# Confuse on proof of theorem 22.9 (White-path theorem) Depth-First search (DFS) on Cormen-Leiserson-Rivest-Stein "Introduction to algorithms" book

I'm reading the DFS section of CLRS-Introduction to Algorithms, and confuse on the $$\Leftarrow$$ direction of the proof of the white-path theorem of DFS algorithm in this book.
Note that each node u in the graph has 2 timestamps: $$u.d$$ records when u is discovered and $$u.f$$ records when the search ﬁnishes examining u’s adjacency list .

Dependencies:

Theorem 22.7 (Parenthesis theorem)
In any depth-ﬁrst search of a (directed or undirected) graph $$G = (V, E)$$, for any two vertices u and v, exactly one of the following three conditions holds:

• the intervals $$[u.d, u.f]$$ and $$[v.d, v.f]$$ are entirely disjoint, and neither u nor v is a descendant of the other in the depth-ﬁrst forest,

• the interval $$[u.d, u.f]$$ is contained entirely within the interval $$[v.d, v.f]$$, and u is a descendant of v in a depth-ﬁrst tree, or

• the interval $$[v.d, v.f]$$ is contained entirely within the interval $$[u.d, u.f]$$, and v is a descendant of u in a depth-ﬁrst tree.

Corollary 22.8 (Nesting of descendants’ intervals)
Vertex v is a proper descendant of vertex u in the depth-ﬁrst forest for a (directed or undirected) graph G if and only if $$u.d < v.d < v.f < u.f$$.

Proof of theorem 22.9:

Theorem 22.9 (White-path theorem)
In a depth-ﬁrst forest of a (directed or undirected) graph $$G = (V, E)$$, vertex v is a descendant of vertex u if and only if at the time $$u.d$$ that the search discovers u, there is a path from u to v consisting entirely of white vertices.

Proof $$\Rightarrow$$: If $$v = u$$, then the path from u to v contains just vertex u, which is still white when we set the value of $$u.d$$. Now, suppose that v is a proper descendant of u in the depth-ﬁrst forest. By Corollary 22.8, $$u.d < v.d$$, and so v is white at time $$u.d$$. Since v can be any descendant of u, all vertices on the unique simple path from u to in the depth-ﬁrst forest are white at time $$u.d$$.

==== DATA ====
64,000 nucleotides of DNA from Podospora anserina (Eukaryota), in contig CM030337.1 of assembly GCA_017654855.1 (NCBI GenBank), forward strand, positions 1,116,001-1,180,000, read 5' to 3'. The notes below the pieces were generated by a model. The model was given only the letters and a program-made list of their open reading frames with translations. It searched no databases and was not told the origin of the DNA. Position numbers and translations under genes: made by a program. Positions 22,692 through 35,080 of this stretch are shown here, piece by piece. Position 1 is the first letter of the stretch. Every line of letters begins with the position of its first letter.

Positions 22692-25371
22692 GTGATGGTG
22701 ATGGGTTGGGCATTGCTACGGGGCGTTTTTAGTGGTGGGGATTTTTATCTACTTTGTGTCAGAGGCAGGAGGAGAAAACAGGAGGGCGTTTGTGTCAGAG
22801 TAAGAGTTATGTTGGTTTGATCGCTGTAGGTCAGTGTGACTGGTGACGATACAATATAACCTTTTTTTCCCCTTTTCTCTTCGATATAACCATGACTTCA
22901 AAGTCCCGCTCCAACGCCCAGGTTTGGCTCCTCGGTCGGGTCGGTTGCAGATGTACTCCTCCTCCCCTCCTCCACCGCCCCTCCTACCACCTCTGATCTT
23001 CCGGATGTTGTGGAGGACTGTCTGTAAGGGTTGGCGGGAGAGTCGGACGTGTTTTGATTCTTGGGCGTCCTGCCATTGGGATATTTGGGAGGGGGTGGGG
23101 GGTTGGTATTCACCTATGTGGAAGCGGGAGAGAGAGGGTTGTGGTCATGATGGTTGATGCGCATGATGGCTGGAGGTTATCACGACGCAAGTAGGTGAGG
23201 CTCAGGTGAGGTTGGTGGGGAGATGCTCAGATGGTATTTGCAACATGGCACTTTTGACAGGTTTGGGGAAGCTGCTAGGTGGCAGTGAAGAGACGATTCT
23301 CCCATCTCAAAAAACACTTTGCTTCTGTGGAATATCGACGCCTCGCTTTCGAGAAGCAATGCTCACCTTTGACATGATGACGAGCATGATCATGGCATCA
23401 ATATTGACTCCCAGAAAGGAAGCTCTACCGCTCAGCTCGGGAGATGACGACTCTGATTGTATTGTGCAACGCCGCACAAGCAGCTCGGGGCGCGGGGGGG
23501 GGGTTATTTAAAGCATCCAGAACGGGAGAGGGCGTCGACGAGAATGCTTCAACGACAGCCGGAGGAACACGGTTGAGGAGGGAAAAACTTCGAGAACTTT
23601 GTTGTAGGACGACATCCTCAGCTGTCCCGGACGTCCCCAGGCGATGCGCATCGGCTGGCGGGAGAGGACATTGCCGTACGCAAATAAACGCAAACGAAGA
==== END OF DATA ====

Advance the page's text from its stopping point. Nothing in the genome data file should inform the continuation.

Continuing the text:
$$\Leftarrow$$ Suppose that there is a path of white vertices from u to v at time $$u.d$$, but v does not become a descendant of u in the depth-ﬁrst tree. Without loss of generality, assume that every vertex other than v along the path becomes a descendant of u.(Otherwise, let v be the closest vertex to u along the path that doesn’t become a descendant of u.) Let $$w$$ be the predecessor of v in the path, so that $$w$$ is a descendant of u (w and u may in fact be the same vertex). By Corollary 22.8, $$w.f \leq u.f$$ . Because v must be discovered after u is discovered, but before w is ﬁnished, we have $$u.d < v.d < w.f \leq u.f$$ . Theorem 22.7 then implies that the interval $$[v.d, v.f]$$ is contained entirely within the interval $$[u.d, u.f]$$. By Corollary 22.8, v must after all be a descendant of u.

In the proof, they let $$w$$ be the predecessor of v in the path. How do we know that such a $$w$$ exists? And if such $$w$$ exists, whether or not theorem 22.7 and corollary 22.8 are unnecessary, because i think if $$w$$ is predecessor of v, so that v is descendant of w, which directly implies that v is descendant of u?

I'm not sure what the problem is, but I will still try to answer.

The predecessor of $$v$$ in a path from $$u$$ to $$v$$ is the last vertex seen before $$v$$.

Since there exists a path from $$u$$ to $$v$$ then, unless $$v = u$$, $$v$$ has necessarily a predecessor.

More formally, if $$(u_0, u_1, …, u_k)$$ is a path of length $$k$$ from $$u = u_0$$ to $$v = u_k$$, then the predecessor of $$v$$ is $$u_{k-1}$$. It exists unless $$u = v$$.

• if w is predecessor of v in the path, so that v is w's descendant. i think it directly implies that v is descendant of u and theorem 22.7, corollary 22.8 is unnecessary Commented Jun 10, 2022 at 16:35
• @minhquýlê your question was "How do we know that such a $w$ exists?". Your comment suggests that you meant something more than just this question. Please be precise in your post in what you are asking. Commented Jun 10, 2022 at 16:44